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Rev. Smit is pastor of Immanuel Protestant Reformed Church in Lacombe, Alberta, Canada. Previous article in this series: December 1, 2006, p. 111.

Some time ago we considered an introduction to the truth of the fruit of the Spirit, which is mentioned in Galatians 5:22-23. At that time, we focused on the concept of the fruit of the Spirit itself. Now we will resume our meditative sketch of the fruit of the Spirit with an examination of each individual aspect as those aspects are mentioned in other parts of Scripture.

According to Galatians 5:22, the first of the nine parts of the fruit of the Spirit is love. Being first in the list does not mean that it is the first link in a long, loosely connected chain. Being first in the list means that love is fundamental to the whole fruit of the Spirit. Love is fundamental to the life of the justified and the sanctified believer. Because it is fundamental and vital to our new life in Him, Christ commands us to live in this love. In John 13:34-35, He said, “Little children . . . a new commandment I give unto you, that ye love one another; as I have loved you, that ye also love one another.” He who by the working of the Spirit heeds that command of Christ and bears forth that pleasant fruit of love will then also be energized to bring forth the sweet fruit of joy, peace, longsuffering, gentleness, goodness, faithfulness, meekness, and temperance.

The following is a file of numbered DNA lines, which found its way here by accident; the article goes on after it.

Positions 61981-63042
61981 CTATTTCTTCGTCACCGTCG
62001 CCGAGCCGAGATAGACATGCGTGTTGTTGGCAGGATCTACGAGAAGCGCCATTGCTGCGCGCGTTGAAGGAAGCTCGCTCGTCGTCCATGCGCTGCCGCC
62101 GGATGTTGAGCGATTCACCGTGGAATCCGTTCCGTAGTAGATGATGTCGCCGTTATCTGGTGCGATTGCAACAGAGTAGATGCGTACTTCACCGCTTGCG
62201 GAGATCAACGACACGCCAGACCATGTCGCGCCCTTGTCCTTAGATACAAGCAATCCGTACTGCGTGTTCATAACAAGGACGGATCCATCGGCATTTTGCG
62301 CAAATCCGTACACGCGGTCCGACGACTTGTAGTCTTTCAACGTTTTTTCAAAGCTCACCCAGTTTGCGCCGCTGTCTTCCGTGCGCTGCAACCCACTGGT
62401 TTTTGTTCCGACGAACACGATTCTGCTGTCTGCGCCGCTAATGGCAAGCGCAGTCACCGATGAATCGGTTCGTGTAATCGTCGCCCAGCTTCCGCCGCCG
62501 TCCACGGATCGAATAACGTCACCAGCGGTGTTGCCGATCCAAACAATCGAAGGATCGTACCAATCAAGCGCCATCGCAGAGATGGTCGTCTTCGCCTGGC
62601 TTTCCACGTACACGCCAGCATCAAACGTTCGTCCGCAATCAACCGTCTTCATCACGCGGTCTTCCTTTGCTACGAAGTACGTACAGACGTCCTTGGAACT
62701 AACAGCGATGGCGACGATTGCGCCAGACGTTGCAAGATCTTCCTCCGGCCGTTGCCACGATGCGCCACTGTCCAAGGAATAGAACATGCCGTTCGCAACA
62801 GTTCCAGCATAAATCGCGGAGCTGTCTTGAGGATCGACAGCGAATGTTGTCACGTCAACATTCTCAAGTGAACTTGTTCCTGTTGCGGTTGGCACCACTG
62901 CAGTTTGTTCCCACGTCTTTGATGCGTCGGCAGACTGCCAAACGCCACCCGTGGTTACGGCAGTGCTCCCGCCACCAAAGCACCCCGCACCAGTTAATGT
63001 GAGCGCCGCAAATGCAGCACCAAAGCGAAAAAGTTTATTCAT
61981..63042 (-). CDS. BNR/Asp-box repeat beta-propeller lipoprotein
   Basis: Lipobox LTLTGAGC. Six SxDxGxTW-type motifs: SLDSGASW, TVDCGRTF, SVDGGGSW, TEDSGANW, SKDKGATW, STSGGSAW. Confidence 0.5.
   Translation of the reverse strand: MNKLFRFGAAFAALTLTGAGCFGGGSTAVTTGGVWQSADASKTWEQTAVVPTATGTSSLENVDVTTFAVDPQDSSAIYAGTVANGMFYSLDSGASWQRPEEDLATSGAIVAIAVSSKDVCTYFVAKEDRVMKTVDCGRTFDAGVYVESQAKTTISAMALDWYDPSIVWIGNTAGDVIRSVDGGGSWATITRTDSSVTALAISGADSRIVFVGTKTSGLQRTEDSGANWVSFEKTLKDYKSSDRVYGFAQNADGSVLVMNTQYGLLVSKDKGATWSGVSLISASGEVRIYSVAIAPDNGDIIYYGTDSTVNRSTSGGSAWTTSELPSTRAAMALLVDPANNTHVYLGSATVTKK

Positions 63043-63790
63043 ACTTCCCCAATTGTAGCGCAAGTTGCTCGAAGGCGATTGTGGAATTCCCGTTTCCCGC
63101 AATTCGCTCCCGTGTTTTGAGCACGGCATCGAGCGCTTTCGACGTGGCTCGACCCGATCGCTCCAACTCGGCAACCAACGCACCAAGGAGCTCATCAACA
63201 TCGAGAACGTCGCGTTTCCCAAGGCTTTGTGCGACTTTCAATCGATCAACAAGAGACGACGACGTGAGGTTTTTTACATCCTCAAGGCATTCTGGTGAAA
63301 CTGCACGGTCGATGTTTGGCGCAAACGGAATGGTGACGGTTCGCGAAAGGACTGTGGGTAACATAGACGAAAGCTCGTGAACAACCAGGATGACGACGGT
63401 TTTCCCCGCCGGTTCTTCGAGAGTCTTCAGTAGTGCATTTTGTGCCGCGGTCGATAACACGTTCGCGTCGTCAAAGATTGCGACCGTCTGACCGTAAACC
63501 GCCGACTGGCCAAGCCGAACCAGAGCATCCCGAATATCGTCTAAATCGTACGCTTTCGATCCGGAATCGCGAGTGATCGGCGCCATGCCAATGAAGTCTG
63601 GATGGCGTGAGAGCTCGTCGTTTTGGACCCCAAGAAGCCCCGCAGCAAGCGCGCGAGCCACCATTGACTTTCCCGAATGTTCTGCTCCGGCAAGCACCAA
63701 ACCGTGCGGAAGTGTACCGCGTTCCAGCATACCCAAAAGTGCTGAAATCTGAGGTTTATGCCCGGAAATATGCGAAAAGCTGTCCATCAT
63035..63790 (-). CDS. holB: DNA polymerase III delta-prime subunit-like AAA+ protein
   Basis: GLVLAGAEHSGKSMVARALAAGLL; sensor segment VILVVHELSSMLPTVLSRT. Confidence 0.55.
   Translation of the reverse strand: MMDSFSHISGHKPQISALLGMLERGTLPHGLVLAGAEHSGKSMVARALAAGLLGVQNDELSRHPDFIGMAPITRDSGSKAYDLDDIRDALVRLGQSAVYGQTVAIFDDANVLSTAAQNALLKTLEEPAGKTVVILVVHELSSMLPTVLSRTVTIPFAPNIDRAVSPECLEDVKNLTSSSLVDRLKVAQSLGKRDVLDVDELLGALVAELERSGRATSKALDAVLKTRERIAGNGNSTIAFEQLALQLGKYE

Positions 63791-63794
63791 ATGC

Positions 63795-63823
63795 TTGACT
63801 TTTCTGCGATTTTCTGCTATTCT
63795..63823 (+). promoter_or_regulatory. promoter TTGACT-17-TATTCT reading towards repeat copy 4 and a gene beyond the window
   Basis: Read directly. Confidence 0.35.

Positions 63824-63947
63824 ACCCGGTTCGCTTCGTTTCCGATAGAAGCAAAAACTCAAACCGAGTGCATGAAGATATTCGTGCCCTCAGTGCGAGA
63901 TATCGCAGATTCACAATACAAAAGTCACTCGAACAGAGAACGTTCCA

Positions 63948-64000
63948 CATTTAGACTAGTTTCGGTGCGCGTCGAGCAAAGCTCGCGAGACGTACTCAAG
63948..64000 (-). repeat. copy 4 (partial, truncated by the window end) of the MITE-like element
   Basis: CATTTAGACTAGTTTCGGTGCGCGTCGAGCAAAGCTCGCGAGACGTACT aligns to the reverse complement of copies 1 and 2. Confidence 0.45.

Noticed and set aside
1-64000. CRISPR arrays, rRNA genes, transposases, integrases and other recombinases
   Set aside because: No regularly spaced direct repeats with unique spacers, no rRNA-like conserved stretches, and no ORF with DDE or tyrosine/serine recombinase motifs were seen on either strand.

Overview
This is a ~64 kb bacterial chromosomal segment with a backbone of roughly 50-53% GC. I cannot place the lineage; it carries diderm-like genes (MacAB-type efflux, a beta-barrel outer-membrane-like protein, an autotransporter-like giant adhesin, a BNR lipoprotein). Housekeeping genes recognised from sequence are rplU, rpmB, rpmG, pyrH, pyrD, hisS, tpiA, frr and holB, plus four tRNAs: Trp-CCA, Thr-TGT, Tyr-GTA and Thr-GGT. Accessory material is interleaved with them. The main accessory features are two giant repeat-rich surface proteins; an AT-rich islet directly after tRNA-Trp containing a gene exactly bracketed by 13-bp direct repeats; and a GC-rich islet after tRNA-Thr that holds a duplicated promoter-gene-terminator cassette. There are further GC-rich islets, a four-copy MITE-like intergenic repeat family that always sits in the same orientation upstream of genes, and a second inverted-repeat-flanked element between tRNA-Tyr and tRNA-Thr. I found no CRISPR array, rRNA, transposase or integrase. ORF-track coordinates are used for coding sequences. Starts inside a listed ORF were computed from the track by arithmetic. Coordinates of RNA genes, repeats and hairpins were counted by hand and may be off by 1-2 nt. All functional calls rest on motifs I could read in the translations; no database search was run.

It is worthwhile to note that when Scripture speaks of the child of God and of love together, it frequently connects the two in the form of an exhortation. However, that is not so in Galatians 5:22. The Lord, through the inspired apostle Paul, does not exhort us to produce the fruit of love. The exhortation to love God and the neighbor may certainly be implied, but it is not explicitly stated.

What is the significance of the fact that Galatians 5:22 speaks of love as part of the fruit of the Spirit and as a spiritual reality in the sanctified child of God, but that Galatians 5:22 does not exhort us unto that love? The absence of the exhortation reminds us that the love that the redeemed and renewed children of God must express to God and the neighbor is the fruit of the Spirit. This love is not our work; and its existence in our lives does not have its source in us, nor is its continued existence dependent or conditioned on us, our faith, or any of our works. The Spirit of Christ is the miracle worker of the fruit-life in and through His people. The Spirit cultivates and nurtures the living branches, who have been ingrafted by Him into Christ Jesus. He is the agent of the Father and Christ to work by His sovereign, almighty, and irresistible grace in His elect regenerated people the fruit that God has foreordained that we must produce. When in this life we begin to learn and enjoy that fruit-life of love, that reality is not due to us, but it is the work of the Spirit. The Father, Christ, and the Holy Spirit receive all the glory and the credit for this wonder of the fruit-life of love appearing and being exercised in us and by us.